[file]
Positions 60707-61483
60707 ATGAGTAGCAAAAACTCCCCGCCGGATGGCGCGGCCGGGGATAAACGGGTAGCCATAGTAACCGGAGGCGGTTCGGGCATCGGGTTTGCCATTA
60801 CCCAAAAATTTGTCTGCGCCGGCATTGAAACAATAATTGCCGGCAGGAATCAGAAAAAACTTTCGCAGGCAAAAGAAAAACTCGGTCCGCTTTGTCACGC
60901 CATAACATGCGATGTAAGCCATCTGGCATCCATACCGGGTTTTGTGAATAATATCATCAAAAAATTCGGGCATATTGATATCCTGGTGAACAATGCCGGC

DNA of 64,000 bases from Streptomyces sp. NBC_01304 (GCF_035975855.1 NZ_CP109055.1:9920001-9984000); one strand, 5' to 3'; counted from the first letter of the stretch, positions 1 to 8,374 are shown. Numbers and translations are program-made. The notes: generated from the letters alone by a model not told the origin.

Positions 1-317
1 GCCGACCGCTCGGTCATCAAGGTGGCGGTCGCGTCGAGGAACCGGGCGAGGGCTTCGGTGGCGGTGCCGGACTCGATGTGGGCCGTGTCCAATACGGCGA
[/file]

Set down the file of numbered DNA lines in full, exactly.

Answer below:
Positions 60707-61483
60707 ATGAGTAGCAAAAACTCCCCGCCGGATGGCGCGGCCGGGGATAAACGGGTAGCCATAGTAACCGGAGGCGGTTCGGGCATCGGGTTTGCCATTA
60801 CCCAAAAATTTGTCTGCGCCGGCATTGAAACAATAATTGCCGGCAGGAATCAGAAAAAACTTTCGCAGGCAAAAGAAAAACTCGGTCCGCTTTGTCACGC
60901 CATAACATGCGATGTAAGCCATCTGGCATCCATACCGGGTTTTGTGAATAATATCATCAAAAAATTCGGGCATATTGATATCCTGGTGAACAATGCCGGC

DNA of 64,000 bases from Streptomyces sp. NBC_01304 (GCF_035975855.1 NZ_CP109055.1:9920001-9984000); one strand, 5' to 3'; counted from the first letter of the stretch, positions 1 to 8,374 are shown. Numbers and translations are program-made. The notes: generated from the letters alone by a model not told the origin.

Positions 1-317
1 GCCGACCGCTCGGTCATCAAGGTGGCGGTCGCGTCGAGGAACCGGGCGAGGGCTTCGGTGGCGGTGCCGGACTCGATGTGGGCCGTGTCCAATACGGCGA